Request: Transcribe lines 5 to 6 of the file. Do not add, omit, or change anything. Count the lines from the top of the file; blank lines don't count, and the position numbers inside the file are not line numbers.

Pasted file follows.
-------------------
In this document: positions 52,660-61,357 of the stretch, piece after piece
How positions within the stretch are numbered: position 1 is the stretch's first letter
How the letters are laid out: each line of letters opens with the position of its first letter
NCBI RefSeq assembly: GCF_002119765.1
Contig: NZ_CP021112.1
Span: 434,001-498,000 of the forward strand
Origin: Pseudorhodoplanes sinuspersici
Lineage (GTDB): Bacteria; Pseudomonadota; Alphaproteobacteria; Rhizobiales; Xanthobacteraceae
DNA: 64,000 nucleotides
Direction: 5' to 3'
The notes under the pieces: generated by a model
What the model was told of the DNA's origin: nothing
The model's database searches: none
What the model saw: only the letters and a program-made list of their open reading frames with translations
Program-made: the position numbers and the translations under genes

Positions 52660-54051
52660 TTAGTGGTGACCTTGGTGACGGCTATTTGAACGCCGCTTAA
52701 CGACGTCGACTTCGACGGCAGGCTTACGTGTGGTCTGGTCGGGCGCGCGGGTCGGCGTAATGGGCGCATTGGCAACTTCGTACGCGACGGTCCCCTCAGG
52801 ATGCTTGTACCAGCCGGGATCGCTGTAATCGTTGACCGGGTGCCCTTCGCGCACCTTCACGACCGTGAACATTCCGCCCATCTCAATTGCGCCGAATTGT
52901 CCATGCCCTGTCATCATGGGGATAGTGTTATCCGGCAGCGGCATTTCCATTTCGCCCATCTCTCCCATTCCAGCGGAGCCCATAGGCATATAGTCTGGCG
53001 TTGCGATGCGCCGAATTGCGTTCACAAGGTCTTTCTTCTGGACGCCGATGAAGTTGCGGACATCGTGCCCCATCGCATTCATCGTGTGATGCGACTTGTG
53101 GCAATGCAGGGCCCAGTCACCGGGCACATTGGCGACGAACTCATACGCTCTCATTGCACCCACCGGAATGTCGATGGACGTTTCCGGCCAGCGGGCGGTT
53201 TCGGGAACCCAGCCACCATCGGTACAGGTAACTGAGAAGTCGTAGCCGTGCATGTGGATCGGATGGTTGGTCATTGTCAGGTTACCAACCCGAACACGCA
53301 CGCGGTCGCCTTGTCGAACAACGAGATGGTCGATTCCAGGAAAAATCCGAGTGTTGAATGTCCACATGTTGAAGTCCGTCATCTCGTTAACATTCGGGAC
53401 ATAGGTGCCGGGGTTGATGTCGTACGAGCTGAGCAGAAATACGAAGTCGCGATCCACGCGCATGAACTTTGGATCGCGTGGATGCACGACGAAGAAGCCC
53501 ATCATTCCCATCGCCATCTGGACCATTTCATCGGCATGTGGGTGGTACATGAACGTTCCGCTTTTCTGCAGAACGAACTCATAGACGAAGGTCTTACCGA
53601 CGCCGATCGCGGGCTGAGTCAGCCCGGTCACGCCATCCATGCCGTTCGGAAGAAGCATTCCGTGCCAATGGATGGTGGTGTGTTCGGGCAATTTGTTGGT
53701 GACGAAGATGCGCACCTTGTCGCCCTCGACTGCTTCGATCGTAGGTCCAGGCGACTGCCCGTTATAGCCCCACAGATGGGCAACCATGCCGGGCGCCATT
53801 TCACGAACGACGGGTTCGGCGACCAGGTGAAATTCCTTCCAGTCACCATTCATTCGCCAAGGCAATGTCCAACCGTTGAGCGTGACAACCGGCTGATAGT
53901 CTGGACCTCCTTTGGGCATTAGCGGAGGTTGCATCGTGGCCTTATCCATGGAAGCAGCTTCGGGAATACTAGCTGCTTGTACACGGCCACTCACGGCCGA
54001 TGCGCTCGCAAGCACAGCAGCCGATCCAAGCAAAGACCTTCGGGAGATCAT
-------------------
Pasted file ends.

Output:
Contig: NZ_CP021112.1
Span: 434,001-498,000 of the forward strand